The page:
Tynan Drake: How do think utopia/dystopia differs from post apocalypse?

Dr. Vanessa Rapatz: There are quite a few similarities; in fact, dystopian texts are quite often post-apocalyptic. The basic difference is that post-apocalyptic texts are set after the world has ended and focus on various forms of survival. Utopian and dystopian texts can be, but don’t have to be set after the world’s end. Utopias imagine new worlds that are radically different from the writer’s/creator’s own world. Like dystopias, which are set in dark, nightmarish landscapes, utopias critique the current world and social structures. Of course, in attempting to create a perfect world, they have to grapple with the very origins of Thomas More’s neologism; “utopia” means at once “good place” and “nowhere place”; it’s perfect, but impossible.  I am excited to follow Dr. Adam Beach’s post-apocalyptic themed issue of the DLR particularly because I think it will allow us to continue exploring important focuses on politics, gender, race, sexuality, class, technology, and the environment.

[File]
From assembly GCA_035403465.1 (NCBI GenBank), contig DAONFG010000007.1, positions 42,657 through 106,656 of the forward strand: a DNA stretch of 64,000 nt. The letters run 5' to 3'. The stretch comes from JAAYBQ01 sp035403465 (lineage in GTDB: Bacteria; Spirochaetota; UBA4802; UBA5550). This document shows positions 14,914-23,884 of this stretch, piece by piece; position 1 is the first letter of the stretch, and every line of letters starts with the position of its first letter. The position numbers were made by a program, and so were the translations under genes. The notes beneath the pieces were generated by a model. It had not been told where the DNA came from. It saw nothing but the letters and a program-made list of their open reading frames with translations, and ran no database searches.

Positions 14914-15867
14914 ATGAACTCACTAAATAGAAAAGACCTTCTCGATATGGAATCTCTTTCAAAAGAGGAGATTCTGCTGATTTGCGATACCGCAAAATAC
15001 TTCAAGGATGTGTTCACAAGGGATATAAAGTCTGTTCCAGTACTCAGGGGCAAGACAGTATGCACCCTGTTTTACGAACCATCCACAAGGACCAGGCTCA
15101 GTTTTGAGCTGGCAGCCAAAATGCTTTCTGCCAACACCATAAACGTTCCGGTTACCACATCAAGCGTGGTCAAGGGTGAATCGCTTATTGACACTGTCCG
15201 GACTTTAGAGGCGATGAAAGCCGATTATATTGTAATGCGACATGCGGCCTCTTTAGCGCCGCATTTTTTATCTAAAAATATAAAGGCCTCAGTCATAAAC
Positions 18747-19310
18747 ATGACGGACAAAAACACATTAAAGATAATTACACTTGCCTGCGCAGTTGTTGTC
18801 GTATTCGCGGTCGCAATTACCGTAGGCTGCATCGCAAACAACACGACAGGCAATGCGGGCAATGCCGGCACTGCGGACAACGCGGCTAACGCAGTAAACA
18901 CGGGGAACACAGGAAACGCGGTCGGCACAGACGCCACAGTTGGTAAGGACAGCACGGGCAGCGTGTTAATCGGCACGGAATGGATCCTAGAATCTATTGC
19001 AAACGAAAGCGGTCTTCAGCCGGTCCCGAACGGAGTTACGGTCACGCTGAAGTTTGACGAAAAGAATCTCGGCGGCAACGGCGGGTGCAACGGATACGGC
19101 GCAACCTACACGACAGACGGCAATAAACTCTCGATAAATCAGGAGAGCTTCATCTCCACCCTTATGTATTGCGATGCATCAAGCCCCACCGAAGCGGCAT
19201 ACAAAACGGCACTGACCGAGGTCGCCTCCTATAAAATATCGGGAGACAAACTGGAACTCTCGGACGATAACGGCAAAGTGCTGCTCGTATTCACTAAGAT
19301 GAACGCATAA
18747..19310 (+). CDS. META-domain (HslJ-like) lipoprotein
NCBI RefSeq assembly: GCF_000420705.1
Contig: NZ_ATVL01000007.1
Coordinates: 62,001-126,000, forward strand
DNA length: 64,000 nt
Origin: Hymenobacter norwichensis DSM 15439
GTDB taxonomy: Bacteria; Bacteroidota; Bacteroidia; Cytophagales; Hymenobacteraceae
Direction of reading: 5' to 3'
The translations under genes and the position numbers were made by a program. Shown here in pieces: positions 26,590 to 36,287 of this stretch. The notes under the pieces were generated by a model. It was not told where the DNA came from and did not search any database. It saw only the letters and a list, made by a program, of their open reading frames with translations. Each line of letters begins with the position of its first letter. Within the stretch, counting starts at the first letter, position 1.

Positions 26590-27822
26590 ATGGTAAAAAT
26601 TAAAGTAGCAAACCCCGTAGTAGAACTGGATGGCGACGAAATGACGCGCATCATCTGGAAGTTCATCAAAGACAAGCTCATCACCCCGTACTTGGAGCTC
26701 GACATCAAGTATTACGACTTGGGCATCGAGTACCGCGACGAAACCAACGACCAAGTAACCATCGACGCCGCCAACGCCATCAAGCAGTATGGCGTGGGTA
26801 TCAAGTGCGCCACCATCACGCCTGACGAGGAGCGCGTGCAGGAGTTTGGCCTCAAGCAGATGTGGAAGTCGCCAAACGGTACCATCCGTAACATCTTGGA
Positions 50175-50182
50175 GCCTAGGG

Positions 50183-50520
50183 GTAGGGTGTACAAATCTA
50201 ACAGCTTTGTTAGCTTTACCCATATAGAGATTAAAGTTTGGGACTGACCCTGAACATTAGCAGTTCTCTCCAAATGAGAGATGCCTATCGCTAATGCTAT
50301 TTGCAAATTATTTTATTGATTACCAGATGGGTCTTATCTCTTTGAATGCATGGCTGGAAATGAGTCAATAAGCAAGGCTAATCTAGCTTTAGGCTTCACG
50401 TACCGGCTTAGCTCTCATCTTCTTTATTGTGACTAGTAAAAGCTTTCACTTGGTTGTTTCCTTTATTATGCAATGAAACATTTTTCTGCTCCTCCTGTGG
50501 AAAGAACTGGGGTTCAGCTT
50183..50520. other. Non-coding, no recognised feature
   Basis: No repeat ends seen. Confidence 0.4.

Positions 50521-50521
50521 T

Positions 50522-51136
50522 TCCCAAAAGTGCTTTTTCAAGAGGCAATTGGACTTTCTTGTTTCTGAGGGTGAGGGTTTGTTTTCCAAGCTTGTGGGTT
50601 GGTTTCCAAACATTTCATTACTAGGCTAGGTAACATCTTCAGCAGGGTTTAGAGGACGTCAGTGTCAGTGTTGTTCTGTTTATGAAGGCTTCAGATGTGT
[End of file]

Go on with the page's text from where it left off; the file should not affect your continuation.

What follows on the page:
Tynan Drake: What are the leading theories you plan to address in the course?

Dr. Vanessa Rapatz: The DLR is an immersive learning course; so I hope that we will decide on the guiding theories as a class when we meet up next fall. My own engagements with feminist and queer theory will certainly inform my approach, but I’m looking forward to wading into the burgeoning field of ecocritical theory and collaborating with my students as I help them focus on their own theoretical interests as well. I am positive our current political landscape will factor into the directions we take our issue of the journal. So stay tuned!

Tynan Drake: Every year the professor teaching this course changes. What is your teaching philosophy and how do you think that will impact the course?